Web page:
Spring-assisted posterior vault expansion in multisuture craniosynostosis
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Patients with Apert and Crouzon syndromes and craniofrontonasal dysplasia need a vault expansion within the first year of life to treat or prevent the development of raised intracranial pressure. Many craniofacial units perform a conventional posterior vault expansion as initial surgery; an alternative to this technique is the spring-assisted posterior vault expansion. The purpose of this study was to demonstrate the efficacy of spring-assisted posterior vault expansion and to compare this technique with the conventional method.
A retrospective study was conducted among all consecutive patients who received a posterior vault expansion between 2006 and 2011. Patients treated with springs were compared with patients treated with the conventional technique for blood loss, duration of surgery, postoperative hospital admittance, increase in skull circumference and anterior-posterior length, and complications.
Of the 31 included patients, 15 were treated with springs, and 16, with the conventional technique. Patients treated with springs had a significantly larger increase in skull circumference and anterior-posterior length, and not significant changes in blood loss compared with the conventional group. Complications in the conventional group were the following: minor dural tear in three patients, problematic wound healing in one patient, and insufficient expansion in one patient. Spring-related complications included skin perforation in two patients, a minor dural tear in two patients, and leakage of cerebrospinal fluid after an unnoticed dural tear during spring placement in one patient.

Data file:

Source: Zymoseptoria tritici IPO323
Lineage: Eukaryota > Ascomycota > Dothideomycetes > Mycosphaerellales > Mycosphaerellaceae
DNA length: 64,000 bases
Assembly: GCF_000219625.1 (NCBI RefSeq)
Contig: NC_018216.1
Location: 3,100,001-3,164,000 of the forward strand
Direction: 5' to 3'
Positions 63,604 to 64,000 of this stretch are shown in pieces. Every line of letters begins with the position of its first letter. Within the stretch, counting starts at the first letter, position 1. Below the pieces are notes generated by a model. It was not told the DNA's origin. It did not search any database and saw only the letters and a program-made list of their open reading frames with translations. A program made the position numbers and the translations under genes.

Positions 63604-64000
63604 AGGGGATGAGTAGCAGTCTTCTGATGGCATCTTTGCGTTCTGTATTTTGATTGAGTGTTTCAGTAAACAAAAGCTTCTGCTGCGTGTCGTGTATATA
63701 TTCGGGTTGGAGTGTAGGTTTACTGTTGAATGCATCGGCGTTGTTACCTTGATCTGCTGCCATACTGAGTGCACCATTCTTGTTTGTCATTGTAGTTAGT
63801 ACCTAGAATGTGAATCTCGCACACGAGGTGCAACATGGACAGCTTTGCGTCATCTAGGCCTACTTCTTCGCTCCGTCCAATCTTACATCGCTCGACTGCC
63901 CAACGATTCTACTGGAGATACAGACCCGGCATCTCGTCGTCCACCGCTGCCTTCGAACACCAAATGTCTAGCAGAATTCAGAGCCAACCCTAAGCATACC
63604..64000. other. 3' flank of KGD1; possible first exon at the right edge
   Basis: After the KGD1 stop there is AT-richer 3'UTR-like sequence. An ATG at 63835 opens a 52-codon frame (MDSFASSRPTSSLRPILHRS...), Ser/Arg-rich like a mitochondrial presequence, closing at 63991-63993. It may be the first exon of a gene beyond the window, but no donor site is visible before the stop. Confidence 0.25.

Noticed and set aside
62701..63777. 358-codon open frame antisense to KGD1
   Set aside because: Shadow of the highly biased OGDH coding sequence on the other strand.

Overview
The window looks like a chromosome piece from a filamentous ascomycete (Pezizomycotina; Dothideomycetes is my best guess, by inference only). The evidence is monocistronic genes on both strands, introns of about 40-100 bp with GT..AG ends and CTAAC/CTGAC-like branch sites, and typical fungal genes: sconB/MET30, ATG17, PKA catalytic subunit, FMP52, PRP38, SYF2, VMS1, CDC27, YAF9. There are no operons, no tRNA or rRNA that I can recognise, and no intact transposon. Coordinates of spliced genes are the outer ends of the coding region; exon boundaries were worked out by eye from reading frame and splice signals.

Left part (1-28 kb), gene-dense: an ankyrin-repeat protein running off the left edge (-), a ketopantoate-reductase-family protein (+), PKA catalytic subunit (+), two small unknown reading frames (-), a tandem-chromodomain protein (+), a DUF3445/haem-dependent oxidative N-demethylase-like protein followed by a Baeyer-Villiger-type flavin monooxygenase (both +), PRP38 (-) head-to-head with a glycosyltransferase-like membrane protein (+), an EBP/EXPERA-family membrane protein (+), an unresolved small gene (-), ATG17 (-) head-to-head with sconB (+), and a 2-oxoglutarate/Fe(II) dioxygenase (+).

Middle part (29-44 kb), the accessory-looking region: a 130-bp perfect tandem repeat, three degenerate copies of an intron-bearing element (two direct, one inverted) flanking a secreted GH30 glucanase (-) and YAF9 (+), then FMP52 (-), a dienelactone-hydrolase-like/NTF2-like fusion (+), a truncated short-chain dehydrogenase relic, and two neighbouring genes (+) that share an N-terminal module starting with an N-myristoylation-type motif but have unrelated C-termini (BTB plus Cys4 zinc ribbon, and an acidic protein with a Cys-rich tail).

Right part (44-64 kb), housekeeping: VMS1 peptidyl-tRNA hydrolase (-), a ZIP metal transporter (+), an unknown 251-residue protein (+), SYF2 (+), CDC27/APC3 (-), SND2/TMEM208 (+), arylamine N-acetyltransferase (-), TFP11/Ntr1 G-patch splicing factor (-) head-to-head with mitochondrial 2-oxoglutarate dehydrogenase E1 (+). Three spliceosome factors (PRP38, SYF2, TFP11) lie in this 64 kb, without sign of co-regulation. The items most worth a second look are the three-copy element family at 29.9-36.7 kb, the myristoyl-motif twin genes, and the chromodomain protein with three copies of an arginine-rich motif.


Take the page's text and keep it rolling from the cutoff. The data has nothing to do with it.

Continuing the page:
Spring-assisted posterior vault expansion has some advantages over the conventional technique and is, therefore, the preferred technique in our center.
KeywordsCraniosynostosis Posterior vault expansion Springs
This study was funded by the Nuts Ohra foundation and Stichting Hoofdzaken.
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